Sociable

oops, that WASN'T a tomato... am I gonna die now?

9/9/10
Silverleaf nightshade poisoning in livestock (Progress report / Texas Agricultural Experiment Station)Troublesome silver-leaf nightshade susceptible to leaf-gall nematode (The scientists tell me)
There I was, water on full blast (and yet it was a pathetic little trickle) trying to save my roommates plant beds in the front yard. There are a couple that will probably make it but one of the tomato plants might be beyond the pale. Anyway, I turned around to turn off the water and had to walk through the other side of the yard. This side has a couple of nice shade trees but its full of the same strange weeds as the backyard.
As I'm walking back to the knob I see a couple of random plants along the walk that are being smothered by weeds so I give them all a drink and start looking more carefully. Thats when I saw them. They looked like weird tomato plants, kind of short and squat. The leaves were narrow, about an inch and a half long and a sort of silvery green. There seemed to be two types, one with bigger thorns, yellow fruit the size of cherry tomatoes and scalloped edges to the leaves, the other had fruit that was green. It looked sort of like small watermelons. That plant had strait leaves and smaller thorns. They smelled good.

I got all excited thinking "OMG we have a whole yard full of cute little tomatoes or maybe watermelons!! This is so great."
I was so excited I texted Stella with the good news. Then I got a fruit of each color and brought it inside. I cut them open to see the inside. The yellow one looked like a typical tomato except with green pulp, the green one had sort of arrow head shaped leaves. I got even more excited thinking of watermelons.
At this point I'm googling tomatoes and watermelon images like crazy but the leaves all look wrong and the leaves are the major identifier. Suddenly my phone rang. It was my friend Valery, artist, foodie and plant lover. (See her website here: http://www.fluxfire.com) So I start describing the plant to her. She's all "hmm, I dunno, that sounds odd, lemme think" when out of nowhere she gets all excited and starts yelling "DONT EAT THAT" at me "I know what that is" she says "that's Nightshade and it's poisonous." I was like "holy shit, I licked it, am I gonna die??" And of course started googling the heck out of nightshade but I couldn't find any pictures that looked like what we have until I landed on an Australian government site. The plant is called the Silverleaf Nightshade. It's poisonous and possibly deadly to children and animals (particularly livestock, although fortunately less so to dogs cuz Evelyn has been popping the berries like they are candy 0_o), invasive, can live dormant underground for up to 15 years and will grow from any bit of root. Ack. Apparently our evil invasive weeds in the backyard may actually be dormant (non seed producing) off shoots of the Nightshade (I may be wrong here, but it looks alike except for the lack of fruit). The info I read suggests it may take 3 years to remove them if it isn't completely impossible. Our yards are infested. I went all the way around the perimeter even to the back and they are all around the edges in the shaded areas.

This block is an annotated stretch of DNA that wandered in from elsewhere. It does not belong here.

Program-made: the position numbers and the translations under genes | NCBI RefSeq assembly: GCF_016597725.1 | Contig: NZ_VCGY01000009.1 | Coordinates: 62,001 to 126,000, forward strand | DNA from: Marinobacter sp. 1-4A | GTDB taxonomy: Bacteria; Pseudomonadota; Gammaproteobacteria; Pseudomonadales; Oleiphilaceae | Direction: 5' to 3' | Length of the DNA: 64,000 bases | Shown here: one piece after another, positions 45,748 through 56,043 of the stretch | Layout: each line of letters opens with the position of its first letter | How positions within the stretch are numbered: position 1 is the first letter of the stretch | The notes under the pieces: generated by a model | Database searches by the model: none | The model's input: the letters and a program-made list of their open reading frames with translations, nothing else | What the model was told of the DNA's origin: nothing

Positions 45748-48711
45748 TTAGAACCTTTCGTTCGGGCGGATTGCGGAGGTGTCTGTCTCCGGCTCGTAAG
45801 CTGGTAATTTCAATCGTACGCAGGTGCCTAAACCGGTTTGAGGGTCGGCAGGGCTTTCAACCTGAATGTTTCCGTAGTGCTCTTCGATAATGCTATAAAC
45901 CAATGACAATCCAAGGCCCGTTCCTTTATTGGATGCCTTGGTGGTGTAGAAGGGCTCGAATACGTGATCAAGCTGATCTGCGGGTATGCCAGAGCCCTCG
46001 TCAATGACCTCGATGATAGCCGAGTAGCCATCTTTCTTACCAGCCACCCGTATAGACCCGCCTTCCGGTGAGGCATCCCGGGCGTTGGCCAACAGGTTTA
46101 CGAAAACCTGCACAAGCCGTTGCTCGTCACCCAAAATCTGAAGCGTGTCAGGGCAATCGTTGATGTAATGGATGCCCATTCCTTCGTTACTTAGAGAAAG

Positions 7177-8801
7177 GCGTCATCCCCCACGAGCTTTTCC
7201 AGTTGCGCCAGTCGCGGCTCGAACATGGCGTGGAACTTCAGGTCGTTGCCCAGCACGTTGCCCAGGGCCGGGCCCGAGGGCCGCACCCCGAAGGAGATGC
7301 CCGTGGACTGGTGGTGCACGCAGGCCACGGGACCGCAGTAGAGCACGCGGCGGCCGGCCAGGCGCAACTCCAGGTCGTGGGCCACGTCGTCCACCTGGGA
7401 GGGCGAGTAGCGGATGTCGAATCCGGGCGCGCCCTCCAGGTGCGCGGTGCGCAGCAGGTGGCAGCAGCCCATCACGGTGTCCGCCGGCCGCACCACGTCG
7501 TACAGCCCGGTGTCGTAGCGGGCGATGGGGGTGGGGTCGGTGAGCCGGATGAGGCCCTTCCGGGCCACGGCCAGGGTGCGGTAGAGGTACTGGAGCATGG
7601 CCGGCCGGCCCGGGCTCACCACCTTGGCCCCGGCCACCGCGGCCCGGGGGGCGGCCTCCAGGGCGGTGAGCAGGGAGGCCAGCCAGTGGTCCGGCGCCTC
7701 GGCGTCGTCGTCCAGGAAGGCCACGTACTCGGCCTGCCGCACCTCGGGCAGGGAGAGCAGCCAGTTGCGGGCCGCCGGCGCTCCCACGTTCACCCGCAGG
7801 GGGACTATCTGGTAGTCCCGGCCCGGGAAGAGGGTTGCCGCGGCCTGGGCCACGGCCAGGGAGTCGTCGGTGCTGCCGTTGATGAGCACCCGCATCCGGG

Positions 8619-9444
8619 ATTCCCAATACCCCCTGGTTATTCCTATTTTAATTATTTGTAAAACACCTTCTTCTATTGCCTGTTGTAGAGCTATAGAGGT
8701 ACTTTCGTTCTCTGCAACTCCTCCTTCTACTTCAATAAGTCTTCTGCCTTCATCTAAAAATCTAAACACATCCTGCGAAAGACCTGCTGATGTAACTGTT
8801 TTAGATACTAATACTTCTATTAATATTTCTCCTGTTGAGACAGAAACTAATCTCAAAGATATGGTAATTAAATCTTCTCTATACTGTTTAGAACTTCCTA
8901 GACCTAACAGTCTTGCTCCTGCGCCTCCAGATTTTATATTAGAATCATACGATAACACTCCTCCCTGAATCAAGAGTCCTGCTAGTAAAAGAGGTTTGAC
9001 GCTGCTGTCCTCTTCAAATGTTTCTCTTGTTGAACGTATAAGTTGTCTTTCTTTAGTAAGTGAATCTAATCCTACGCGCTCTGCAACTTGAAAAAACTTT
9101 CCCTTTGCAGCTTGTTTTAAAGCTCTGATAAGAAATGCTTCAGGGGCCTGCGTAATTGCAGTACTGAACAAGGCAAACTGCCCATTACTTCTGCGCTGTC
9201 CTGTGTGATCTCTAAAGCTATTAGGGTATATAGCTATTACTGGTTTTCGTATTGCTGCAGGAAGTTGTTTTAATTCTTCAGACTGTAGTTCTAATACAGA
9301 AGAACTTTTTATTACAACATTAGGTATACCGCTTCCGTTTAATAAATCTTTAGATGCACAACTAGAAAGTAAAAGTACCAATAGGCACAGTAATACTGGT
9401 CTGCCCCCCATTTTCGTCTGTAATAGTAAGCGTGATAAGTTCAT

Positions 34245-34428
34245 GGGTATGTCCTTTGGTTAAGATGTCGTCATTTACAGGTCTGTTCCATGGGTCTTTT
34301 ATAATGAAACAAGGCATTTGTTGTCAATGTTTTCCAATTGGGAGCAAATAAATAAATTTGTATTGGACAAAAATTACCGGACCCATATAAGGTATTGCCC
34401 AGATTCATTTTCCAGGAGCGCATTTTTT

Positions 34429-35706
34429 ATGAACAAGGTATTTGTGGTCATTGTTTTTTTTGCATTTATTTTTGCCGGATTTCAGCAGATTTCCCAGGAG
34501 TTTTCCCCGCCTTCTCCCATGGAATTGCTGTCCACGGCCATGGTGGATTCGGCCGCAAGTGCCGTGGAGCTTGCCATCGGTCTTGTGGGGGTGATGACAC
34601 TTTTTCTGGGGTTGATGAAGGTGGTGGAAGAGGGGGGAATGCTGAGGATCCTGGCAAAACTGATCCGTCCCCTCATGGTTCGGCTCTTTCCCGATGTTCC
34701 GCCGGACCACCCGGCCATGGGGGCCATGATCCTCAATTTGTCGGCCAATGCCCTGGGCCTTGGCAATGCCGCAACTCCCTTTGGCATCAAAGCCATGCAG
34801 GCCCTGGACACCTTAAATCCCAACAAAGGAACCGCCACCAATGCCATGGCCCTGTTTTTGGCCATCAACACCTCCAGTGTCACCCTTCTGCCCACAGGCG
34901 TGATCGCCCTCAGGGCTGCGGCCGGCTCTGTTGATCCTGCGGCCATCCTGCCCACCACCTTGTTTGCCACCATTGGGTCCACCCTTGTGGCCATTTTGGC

Some of the sites suggest growing a larger plant and hacking down the nightshade until the crop plants are well established but we aren't going to grow barley in the front yard! I'm also concerned about the neighborhood kids. The fruit looks great and the flowers are gorgeous. What if some little kids get into them? Urg.
The roommates and I have decided to rip all the weeds and Nightshade out on Sunday. Then we are going to cover the area with landscapers cloth and rocks. It should look ok, it'll save on water and it should keep the Nightshade dormant until the house's owner decides to do something about it, or the next tenant does.
Anyway, Nightshade is a very odd plant. Here is more info on it if you are interested in learning more or need to remove it from your own yard:
http://www.nwcb.wa.gov/weed_info/Written_findings/Solanum_elaeagnifolium.html
http://www.santafebotanicalgarden.org/subpages/LCWP%20Naughty%20Ladies.html

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